One of the strangest things about neopaganism in comparison with ancient paganism is in the attitude to war and conflict. Because neopaganism received a major influx of new members from the counterculture movements of the 1960s, many Wiccans and other neopagans not only embrace a doctrine of philosophical pacifism, they specifically think of this as a defining pagan worldview.
What's odd about this is that the pagan religions of the ancient world were universally associated with heroic values and warrior societies. If you read the Iliad or the Eddas or the Cattle Raid of Cooley, you will see that our pagan ancestors glorified the warrior way of life and viewed heroism in battle as the highest good. There is no precedent in ancient paganism for a pacifist worldview.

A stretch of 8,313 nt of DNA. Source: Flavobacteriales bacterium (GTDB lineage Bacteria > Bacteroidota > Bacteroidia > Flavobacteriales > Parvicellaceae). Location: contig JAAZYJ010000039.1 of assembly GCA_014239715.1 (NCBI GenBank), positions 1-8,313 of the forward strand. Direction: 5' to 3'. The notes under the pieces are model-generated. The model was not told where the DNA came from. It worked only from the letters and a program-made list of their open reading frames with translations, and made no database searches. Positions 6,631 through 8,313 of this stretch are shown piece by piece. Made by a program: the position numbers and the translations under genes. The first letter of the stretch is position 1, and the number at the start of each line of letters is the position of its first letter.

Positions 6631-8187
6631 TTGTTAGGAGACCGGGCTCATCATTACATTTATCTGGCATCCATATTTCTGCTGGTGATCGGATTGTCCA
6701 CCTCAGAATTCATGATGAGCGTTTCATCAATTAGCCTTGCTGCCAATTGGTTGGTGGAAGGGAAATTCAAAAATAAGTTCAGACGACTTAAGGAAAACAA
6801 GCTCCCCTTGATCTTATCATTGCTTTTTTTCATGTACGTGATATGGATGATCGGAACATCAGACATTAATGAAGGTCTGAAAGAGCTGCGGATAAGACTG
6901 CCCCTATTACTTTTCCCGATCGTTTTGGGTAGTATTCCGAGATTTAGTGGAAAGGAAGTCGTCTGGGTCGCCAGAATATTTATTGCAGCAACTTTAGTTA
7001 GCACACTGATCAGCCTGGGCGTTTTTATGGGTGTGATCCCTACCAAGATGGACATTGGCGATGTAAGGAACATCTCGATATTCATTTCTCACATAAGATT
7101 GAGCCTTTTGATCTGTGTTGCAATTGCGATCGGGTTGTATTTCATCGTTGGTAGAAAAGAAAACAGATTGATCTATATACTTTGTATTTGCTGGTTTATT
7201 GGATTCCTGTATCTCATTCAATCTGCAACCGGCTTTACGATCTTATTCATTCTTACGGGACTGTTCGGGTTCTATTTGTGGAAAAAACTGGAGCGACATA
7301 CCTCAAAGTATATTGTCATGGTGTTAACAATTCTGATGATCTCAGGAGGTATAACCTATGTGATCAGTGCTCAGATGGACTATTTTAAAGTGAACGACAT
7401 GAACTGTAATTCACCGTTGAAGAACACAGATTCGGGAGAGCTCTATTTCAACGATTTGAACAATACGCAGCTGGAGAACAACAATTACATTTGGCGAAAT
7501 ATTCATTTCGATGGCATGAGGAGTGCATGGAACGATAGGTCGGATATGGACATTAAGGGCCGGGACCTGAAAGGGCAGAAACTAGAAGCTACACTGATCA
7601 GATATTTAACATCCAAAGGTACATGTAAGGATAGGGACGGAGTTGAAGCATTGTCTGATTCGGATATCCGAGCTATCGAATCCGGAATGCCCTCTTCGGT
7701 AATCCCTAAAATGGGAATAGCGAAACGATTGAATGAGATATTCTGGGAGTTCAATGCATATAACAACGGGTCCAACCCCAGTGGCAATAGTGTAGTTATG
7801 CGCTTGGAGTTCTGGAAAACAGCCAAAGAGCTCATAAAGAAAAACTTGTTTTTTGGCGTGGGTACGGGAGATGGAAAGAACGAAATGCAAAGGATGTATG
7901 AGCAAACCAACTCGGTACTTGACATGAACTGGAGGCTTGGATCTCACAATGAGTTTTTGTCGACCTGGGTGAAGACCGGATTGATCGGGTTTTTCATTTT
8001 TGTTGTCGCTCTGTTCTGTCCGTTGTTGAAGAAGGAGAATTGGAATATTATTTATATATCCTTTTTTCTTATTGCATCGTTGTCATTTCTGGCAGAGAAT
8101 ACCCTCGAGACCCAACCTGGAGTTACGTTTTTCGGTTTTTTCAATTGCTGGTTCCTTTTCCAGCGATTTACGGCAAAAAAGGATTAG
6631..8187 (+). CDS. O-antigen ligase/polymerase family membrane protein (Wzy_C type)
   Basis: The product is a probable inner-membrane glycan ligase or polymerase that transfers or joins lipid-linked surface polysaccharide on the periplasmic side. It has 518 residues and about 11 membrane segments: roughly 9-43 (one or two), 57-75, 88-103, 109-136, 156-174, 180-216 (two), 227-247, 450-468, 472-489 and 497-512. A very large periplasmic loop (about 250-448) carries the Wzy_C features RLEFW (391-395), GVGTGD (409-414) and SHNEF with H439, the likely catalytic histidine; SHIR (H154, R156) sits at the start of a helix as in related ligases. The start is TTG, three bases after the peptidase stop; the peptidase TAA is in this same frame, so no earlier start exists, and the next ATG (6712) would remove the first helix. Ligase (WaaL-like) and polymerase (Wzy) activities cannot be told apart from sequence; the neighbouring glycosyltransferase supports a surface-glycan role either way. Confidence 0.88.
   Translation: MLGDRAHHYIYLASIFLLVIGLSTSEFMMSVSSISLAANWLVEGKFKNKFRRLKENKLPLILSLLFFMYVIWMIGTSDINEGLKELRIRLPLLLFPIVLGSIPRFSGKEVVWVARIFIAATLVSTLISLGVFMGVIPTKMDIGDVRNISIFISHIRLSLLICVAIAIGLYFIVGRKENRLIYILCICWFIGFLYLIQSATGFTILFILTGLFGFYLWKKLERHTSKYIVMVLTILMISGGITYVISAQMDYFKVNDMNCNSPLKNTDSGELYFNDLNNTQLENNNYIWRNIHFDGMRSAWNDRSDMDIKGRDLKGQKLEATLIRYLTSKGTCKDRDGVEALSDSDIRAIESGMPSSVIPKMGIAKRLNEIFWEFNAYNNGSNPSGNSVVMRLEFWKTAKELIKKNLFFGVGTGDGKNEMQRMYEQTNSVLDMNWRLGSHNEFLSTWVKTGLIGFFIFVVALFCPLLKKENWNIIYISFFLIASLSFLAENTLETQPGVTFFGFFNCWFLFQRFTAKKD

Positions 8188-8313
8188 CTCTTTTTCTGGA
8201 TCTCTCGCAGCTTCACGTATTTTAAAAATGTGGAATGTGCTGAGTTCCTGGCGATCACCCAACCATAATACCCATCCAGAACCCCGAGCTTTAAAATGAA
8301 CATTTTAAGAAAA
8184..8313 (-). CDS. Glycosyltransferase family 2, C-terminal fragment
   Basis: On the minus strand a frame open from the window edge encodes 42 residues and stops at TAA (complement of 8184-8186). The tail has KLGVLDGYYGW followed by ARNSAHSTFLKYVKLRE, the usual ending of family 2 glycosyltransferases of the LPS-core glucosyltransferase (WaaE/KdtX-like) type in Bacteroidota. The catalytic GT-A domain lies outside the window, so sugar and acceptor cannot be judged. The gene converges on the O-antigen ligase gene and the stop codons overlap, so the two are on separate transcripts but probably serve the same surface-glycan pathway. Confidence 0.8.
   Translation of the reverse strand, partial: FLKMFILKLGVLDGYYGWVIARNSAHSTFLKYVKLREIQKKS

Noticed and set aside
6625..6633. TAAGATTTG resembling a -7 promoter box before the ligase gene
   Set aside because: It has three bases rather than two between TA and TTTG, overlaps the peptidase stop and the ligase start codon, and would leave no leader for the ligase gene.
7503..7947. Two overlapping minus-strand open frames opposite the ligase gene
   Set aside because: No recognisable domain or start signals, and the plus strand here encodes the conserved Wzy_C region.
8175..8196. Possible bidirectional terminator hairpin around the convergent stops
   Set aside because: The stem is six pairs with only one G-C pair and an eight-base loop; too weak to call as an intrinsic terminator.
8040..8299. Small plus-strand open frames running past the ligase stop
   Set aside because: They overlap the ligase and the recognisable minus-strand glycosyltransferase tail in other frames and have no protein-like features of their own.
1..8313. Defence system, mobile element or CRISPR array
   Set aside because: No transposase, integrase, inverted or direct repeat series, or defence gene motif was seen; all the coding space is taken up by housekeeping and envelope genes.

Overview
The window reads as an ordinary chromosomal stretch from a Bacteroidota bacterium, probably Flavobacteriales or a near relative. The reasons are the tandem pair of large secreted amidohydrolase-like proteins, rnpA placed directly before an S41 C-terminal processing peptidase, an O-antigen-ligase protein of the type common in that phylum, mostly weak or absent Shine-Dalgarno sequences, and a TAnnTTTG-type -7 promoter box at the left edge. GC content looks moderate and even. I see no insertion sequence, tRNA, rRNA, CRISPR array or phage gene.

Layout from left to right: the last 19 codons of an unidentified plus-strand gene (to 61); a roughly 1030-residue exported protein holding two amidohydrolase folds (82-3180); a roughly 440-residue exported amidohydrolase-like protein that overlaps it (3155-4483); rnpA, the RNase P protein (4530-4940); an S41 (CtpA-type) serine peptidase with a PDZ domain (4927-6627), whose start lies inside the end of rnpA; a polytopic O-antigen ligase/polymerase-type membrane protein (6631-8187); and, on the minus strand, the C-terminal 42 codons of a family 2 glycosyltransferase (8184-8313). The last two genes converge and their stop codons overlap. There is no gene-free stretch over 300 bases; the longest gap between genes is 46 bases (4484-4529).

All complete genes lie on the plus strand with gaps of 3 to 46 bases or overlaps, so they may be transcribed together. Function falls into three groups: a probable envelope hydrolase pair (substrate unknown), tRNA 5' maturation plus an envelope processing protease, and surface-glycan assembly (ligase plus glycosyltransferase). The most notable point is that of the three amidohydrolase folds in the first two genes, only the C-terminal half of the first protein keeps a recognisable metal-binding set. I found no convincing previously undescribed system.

Many neopagans have come to understand this, and identify to one degree or another with “the warrior path” or a warrior lifestyle. This often makes pacifist pagans extremely uncomfortable, with some even expressing the view that “pagan warrior” is a contradiction in terms- a statement that would have seemed strange indeed to Hercules or Cuchullain!
While philosophical pacifism can be reconciled with paganism, it's a bit of a stretch unless you accept the premise that neopaganism and ancient paganism really have nothing in common. If you believe that neopaganism should be connected somehow to the old pagan religions, then the warrior's path is an inescapable part of the tradition. The question is what that means for us in the modern world, which will be the subject of my blog next week.